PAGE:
Last Updated: Friday - 09/24/2010
Week of November 15, 1999
When brothers dwell in unity
By BISHOP FRED HENRY
Every five years in keeping with tradition and the prescriptions of canon law, each bishop presiding over a particular Church is to approach the tombs of the Apostles, Peter and Paul, and to present to the Roman pontiff a report on the state of the diocese.
The bishops of Western and Northern Canada made their ad limina visits in late October and early November.
These kinds of visits have a special importance in the life of the Church, highlighting the relationship between the bishops and the pope. The pope meets with his brother bishops and deals with them about matters concerning the good of the churches and the bishops' role as shepherds, and he confirms and supports them in faith and charity.
This strengthens the bonds of hierarchical communion and openly manifests the catholicity of the Church and the unity of the episcopal college.
During their ad limina visits the bishops also dialogue with the various congregations and councils of the Roman Curia. Information is shared, advice and timely suggestions are brought forward for the greater good and progress of the universal and particular churches.
Pope John Paul has brought his own particular style to these visits as he meets individually with each bishop and with the bishops as a group. We are also invited to lunch with him and celebrate the Eucharist one morning with him in his private chapel.
At our lunch I shared the following story with the Pope. Upon returning home from Sunday Mass, a mother was preparing pancakes for her son Kevin, and his younger brother Ryan. The boys began to argue over who would get the first pancake, and the mother saw the opportunity for linking the Sunday homily with real life.
She asked them: "What would Jesus do if he were sitting here?" Meeting with nothing but a stony silence, she replied: "He would say, 'Let my brother have the first pancake. I can wait.'"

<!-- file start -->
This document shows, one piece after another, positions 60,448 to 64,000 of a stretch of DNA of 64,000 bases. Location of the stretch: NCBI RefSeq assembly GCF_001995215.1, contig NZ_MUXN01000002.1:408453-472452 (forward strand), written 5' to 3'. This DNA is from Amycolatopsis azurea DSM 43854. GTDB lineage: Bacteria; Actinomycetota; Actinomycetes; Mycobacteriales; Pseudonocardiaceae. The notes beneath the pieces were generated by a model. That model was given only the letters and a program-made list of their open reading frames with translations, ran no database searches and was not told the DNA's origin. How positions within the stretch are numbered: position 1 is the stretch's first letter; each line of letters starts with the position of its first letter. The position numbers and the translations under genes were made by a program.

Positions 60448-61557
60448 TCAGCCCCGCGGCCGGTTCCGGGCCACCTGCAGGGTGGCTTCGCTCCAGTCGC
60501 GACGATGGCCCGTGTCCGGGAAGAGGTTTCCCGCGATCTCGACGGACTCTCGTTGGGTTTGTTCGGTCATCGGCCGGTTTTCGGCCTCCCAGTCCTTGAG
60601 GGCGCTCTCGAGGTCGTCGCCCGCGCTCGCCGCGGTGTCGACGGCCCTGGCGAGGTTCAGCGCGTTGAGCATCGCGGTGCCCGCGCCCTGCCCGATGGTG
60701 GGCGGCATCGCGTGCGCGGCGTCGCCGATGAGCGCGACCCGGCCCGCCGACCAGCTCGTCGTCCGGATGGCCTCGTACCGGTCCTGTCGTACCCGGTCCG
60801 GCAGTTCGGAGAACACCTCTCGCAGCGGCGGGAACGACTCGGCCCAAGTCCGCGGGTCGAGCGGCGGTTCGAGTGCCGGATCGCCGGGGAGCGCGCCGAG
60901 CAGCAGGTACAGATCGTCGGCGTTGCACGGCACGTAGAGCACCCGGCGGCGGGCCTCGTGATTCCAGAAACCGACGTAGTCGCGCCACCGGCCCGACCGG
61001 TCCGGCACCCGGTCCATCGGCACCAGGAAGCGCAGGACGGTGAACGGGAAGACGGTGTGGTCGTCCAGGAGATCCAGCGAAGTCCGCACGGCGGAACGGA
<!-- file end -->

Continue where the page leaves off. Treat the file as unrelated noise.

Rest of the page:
At that moment Kevin's eyes got really big, then he turned to his younger brother and said, "Ryan, you be Jesus!" The pope laughed and I added: "Behold how good and pleasant it is when brothers dwell in unity!"(Psalms 133:1).
That simple Scriptural verse captures so much of my ad limina experience as the dialogue strengthened the bonds of faith and communion linking the particular Church of Calgary with, and even beyond, the Apostolic See.
As I was leaving my private audience with the pope, I met the Dalai Lama, some of his Buddhist monks, and Cardinal Francis Arinze in the papal corridor.
Later that evening I attended the concluding ceremonies of the Inter-Religious Assembly in St. Peter's Square. What a joy to hear the participants affirm their conviction that we must work together to solve the problems and challenges of the modern world.
They proclaimed an urgent need for inter-religious collaboration based on a new spiritual consciousness, on human dignity as the source of human rights and their corresponding duties, and the rejection of fanaticism, extreme and mutual antagonisms which so often lead to violence.
We also met with the Pontifical Council for Promoting Christian Unity and discussed with Bishop Walter Kasper the Oct. 31 signing of the Catholic-Lutheran Joint Declaration on Justification.
From a Roman Catholic perspective, the signing of the joint declaration is in keeping with Pope John Paul's hope, as expressed in his apostolic letter on The Coming of the Third Millennium, that "we can celebrate the Great Jubilee, if not completely united, at least much closer to overcoming the divisions of the second millennium."
This is the first time that such a major ecumenical agreement is recognized officially and mutually received by the respective Church bodies.
Since the issue of justification was at the heart of the controversies that divided the churches at the time of the Reformation, the approval of the joint declaration is in fact an historic achievement.
The text states that the dialogue has reached "a consensus in basic truths of the doctrine of justification" and that "the earlier mutual condemnations do not apply to the teaching of the dialogue partners as presented in the joint declaration."
In the joint declaration, justification is defined as "the forgiveness of sins, liberation from the dominating power of sin and death, . . . acceptance into communion with God." Together, Lutherans and Catholics affirm: "By grace alone, in faith in Christ's saving work and not because of any merit on our part, we are accepted by God and receive the Holy Spirit, who renews our hearts while equipping and calling us to good works."
The two churches are committed to continuing study of the biblical foundations of the doctrine of justification and to ongoing efforts in common witness to interpret the message of justification in language relevant for today's society.
We were able to share with Bishop Kasper that to assist in the process of reception of the joint declaration, the Canadian bishops and the Evangelical Lutheran Church in Canada have jointly published a booklet of study resources on the joint declaration.
"Behold how good and pleasant it is when brothers dwell in unity!"
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